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Beyond Pragmatism: Rethinking Segregated Suburbia in Beijing

Part 2 Project 2013
Dan Ladyman
University of Cambridge | UK
By 2020 it is predicted that an eighth of the total global population will live in Chinese cities. With the population of Beijing increasing by half a million residents per year, the political, social, economic and cultural implications of this growth are being played out in the rapid suburbanisation of the contemporary city. This project tackles two distinctly different, but inherently interdependent phenomena; gated urbanism and the contemporary culture of consumption.

The exodus toward suburbia has far outpaced traditional Chinese culture, by shaping distinctly unique yet generic suburban territories where the dominant urban typology - the residential gated community - has defined an introverted and exclusive relationship between the block and city. This project explores the political and economic status of gated development in suburban Beijing and investigates the spatial implications on either side of the gated block perimeter.

Described by Pu Miao as the cancer of urban life, the contemporary suburban condition is explored through this project by speculating, theorising and testing how this particular urban condition could be reconceptualised through a comprehensive understanding of the forces that shape it. The project uses a series of massing studies to explore the possibilities of occupying the space between gated communities, to shift the balance of publicly accessible space.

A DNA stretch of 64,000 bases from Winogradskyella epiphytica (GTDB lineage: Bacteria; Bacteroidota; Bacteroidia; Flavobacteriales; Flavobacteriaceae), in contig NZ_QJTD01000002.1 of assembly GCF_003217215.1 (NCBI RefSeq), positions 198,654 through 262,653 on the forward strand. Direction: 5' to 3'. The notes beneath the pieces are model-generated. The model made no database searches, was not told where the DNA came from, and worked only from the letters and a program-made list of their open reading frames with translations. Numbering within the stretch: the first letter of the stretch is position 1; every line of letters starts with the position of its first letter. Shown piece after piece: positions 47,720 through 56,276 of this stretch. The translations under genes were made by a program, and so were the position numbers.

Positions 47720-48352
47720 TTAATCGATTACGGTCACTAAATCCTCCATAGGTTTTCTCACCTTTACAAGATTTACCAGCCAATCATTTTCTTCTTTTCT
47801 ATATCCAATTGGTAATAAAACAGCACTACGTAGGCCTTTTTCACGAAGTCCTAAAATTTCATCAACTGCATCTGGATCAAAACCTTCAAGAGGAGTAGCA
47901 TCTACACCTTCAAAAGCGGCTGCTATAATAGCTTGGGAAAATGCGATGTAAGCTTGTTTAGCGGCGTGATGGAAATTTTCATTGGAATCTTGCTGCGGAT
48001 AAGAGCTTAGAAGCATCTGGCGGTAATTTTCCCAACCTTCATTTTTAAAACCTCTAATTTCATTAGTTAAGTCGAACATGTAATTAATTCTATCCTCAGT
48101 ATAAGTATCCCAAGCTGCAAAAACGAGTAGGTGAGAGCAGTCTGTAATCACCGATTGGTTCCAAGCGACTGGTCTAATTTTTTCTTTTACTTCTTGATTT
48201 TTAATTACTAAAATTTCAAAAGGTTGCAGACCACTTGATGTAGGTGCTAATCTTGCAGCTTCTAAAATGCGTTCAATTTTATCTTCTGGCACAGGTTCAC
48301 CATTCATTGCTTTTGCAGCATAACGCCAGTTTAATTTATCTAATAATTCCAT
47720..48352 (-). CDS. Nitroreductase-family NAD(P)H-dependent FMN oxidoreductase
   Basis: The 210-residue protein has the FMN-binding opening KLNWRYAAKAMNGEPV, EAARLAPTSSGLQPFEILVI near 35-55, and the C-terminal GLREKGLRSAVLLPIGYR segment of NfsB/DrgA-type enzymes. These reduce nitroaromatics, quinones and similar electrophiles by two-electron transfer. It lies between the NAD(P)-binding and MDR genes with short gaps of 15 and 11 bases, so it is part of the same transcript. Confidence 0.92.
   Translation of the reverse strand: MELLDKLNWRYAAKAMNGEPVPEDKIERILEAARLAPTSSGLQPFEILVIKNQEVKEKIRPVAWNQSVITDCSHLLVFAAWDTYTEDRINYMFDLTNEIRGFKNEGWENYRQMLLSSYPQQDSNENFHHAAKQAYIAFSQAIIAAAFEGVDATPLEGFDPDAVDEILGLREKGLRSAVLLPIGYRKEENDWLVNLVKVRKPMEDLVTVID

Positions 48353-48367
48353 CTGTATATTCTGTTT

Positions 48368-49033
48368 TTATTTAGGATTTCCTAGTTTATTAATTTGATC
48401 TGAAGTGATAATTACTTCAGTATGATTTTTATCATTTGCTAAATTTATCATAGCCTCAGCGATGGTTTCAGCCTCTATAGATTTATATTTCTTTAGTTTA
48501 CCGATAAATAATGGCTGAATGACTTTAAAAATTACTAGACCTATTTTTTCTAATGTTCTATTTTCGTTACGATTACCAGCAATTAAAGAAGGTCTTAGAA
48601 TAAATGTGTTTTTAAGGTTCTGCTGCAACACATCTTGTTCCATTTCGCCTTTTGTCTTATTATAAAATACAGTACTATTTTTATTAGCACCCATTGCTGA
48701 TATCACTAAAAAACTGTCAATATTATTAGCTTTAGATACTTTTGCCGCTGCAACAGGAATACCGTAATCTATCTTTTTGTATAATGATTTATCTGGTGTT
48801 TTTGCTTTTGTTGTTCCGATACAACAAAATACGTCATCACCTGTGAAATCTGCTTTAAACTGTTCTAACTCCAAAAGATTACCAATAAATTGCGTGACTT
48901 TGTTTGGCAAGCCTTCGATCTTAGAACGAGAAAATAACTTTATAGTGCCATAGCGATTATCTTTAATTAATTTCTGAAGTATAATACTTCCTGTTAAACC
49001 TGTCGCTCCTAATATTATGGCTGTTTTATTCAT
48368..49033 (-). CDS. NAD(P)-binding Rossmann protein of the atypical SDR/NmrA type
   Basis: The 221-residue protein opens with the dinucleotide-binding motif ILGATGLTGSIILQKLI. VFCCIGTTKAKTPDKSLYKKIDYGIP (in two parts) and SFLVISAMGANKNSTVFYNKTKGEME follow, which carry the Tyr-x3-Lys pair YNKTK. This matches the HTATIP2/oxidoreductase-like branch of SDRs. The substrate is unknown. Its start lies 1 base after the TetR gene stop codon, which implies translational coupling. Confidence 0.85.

Part of the reading of the economic growth in China has involved an in-depth study of the rise of the commodification of space. This commodification has involved a mass appropriation of western building types, forms and symbols, reinterpreted through the mechanisms of the Chinese building industry and the aspirational nature of property development. The project has used this as a starting point for a series of tests that involve the collage of western urban patterns – from popular international travel destinations. Alternative urban configurations reframe the gated block, creating new scales of urban density and spatial diversity within the space of the street between the gated blocks. Through a deep understanding of the contemporary suburban condition, the project attempts to redefine the relationship between gated block and city thus, challenging gated urbanism through the reinvention of the territory in which it is surrounded.

Dan Ladyman


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